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By Tshehla Cornelius Koteli

Digital Business Writer

How to protect yourself from password leaks

Nearly 10 billion unique passwords have been leaked in July 2024. Kaspersky gives tips on how to protect yourself from any leaks.

A significant security breach has emerged that could affect internet users for many years to come.

Security software company Kaspersky says nearly 10 billion unique passwords have been leaked on a popular forum.

This breach was larger than the RockYou2021 database released in June 2021. This latest database is called RockYou2024.

“This record-setting release of passwords was sourced from decades of data breaches and has the potential to be exploited in future attacks,” says Kaspersky.

“The database, named “rockyou2024.txt” reportedly contains nearly 10 billion unique passwords, collected from thousands of data leaks,” notes Kaspersky.

Experts say this record-setting release of passwords was sourced from decades of data breaches and has the potential to be exploited in future attacks.

According to reports by Cyber News, the latest leak took place on 4 July this year.

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How to protect yourself in the aftermath

  • Check the breach impact – when a data breach occurs, the first thing a user is advised to do is to check whether their data has been affected. There are modern security solutions, which will enable the detection of leaked data and provide alerts to enhance security measures if necessary.
  • Change your passwords as soon as possible – in the event of a data breach, it is essential to change your passwords immediately and consider all other sites where the same password is being used.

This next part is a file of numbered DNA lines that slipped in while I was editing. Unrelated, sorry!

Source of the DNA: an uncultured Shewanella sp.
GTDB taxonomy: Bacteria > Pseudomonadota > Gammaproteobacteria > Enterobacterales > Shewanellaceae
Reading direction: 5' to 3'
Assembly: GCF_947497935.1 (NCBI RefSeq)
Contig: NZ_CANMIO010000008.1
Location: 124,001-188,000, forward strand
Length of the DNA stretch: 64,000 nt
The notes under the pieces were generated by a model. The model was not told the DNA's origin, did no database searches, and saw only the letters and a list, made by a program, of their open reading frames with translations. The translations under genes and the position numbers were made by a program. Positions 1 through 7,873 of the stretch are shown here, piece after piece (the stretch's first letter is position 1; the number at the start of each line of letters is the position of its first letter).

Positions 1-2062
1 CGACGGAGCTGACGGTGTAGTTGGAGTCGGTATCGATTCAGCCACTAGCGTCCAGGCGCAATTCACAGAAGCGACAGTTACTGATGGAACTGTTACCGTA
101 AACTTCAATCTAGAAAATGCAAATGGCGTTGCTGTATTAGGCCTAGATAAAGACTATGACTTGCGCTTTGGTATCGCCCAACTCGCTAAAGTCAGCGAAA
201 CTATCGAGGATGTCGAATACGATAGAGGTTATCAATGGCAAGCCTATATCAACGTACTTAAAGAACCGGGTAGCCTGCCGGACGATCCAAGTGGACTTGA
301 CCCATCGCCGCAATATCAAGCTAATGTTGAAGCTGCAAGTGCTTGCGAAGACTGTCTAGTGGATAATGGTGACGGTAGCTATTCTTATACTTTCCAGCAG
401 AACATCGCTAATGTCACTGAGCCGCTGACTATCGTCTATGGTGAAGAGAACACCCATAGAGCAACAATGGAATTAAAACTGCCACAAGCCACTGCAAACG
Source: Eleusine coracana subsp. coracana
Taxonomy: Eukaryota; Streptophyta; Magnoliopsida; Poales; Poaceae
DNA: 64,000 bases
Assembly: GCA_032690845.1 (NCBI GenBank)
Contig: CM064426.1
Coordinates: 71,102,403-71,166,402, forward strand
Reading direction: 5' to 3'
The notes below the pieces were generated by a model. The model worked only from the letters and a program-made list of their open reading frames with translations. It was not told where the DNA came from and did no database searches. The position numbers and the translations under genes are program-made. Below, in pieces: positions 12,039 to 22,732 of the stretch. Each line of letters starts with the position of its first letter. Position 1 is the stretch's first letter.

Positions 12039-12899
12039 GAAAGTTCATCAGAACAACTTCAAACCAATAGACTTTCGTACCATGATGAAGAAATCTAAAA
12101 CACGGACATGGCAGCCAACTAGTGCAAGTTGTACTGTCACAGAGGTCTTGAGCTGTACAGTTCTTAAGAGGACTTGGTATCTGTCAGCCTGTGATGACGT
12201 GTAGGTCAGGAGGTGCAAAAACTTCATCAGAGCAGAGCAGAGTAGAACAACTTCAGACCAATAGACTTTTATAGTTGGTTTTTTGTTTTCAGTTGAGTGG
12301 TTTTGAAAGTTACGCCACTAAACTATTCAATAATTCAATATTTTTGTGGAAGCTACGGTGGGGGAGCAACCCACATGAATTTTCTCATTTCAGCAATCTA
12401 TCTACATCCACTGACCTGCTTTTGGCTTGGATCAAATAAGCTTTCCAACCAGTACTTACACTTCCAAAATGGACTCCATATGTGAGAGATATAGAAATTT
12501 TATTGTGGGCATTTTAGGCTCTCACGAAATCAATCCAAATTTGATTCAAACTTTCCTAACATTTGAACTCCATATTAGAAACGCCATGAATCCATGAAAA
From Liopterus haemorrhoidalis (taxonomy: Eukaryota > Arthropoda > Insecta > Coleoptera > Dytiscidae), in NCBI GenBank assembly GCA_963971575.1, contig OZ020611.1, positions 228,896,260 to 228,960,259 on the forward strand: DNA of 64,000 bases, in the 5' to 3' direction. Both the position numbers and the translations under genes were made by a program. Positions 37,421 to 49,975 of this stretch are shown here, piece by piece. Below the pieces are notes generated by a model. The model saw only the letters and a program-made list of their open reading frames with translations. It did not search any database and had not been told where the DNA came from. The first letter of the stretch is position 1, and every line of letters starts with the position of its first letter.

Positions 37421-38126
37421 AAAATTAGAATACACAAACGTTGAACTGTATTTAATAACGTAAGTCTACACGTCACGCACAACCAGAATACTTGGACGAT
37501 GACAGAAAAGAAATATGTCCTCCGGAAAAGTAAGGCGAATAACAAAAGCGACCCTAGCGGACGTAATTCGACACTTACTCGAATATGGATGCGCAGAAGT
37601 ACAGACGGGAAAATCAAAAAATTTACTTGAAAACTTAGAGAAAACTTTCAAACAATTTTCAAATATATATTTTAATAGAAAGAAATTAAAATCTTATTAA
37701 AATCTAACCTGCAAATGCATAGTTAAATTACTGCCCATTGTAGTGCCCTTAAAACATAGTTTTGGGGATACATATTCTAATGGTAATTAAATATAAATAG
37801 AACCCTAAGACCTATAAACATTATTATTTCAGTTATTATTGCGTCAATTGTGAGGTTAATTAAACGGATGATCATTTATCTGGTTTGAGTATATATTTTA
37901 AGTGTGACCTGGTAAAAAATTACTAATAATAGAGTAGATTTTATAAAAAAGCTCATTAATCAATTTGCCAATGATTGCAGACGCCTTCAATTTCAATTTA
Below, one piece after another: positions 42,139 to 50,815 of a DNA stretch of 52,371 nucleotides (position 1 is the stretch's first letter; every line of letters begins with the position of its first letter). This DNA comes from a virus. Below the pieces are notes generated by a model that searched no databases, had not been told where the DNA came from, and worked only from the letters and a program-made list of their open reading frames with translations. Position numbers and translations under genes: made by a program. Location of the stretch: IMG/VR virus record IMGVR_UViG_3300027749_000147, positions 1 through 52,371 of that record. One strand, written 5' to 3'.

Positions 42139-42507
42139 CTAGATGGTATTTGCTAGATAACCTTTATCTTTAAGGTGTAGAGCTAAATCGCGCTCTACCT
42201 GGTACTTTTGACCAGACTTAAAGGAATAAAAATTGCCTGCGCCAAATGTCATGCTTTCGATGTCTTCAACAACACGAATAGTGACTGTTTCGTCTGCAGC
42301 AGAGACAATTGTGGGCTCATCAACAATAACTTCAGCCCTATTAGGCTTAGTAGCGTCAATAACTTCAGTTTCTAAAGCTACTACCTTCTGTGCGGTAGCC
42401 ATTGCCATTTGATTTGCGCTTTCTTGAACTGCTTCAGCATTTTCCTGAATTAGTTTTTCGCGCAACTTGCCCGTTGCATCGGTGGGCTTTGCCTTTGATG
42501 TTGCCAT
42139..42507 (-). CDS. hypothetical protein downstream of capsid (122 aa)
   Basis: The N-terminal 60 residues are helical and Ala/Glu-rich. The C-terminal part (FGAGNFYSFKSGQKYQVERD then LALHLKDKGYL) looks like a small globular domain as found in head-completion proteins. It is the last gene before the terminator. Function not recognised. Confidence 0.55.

• Block and reissue your bank card, if necessary – if payment data was stored by a service that experienced a data breach, it is best to block and reissue a card for added security. Usually reissuing a bank card does not take too much time and effort, therefore preventing a greater inconvenience.
  • Install a reliable password manager – a tool like a password manager creates strong passwords and stores them securely in an encrypted vault. Besides, it is enabled to monitor data leaks and check if user’s passwords were compromised.
  • Set a two-factor authentication – a recent survey by Kaspersky revealed how easily compromised accounts can be without authentication and strong passwords. To protect an account from unauthorised access, it is highly recommended to set up two-factor authentication. This can be accomplished by receiving a confirmation via SMS, email, or using an authentication app or password manager that generates one-time codes.
  • Securely close unused accounts – if there are no plans to continue using a service after a data leak, it is advisable to delete the account and request the complete removal of all collected data by contacting technical support or the address in the Privacy Policy.
  • Share only the essential minimum of personal information online – as massive service leaks are not uncommon, it is recommended to minimise information provided to a service. When you register, using a main email address is unnecessary: auto-substitution can be used instead. Additionally, if not required, omit the real name and residence address.

ALSO READ: ‘SA passports among cheapest being sold on dark web’ – study

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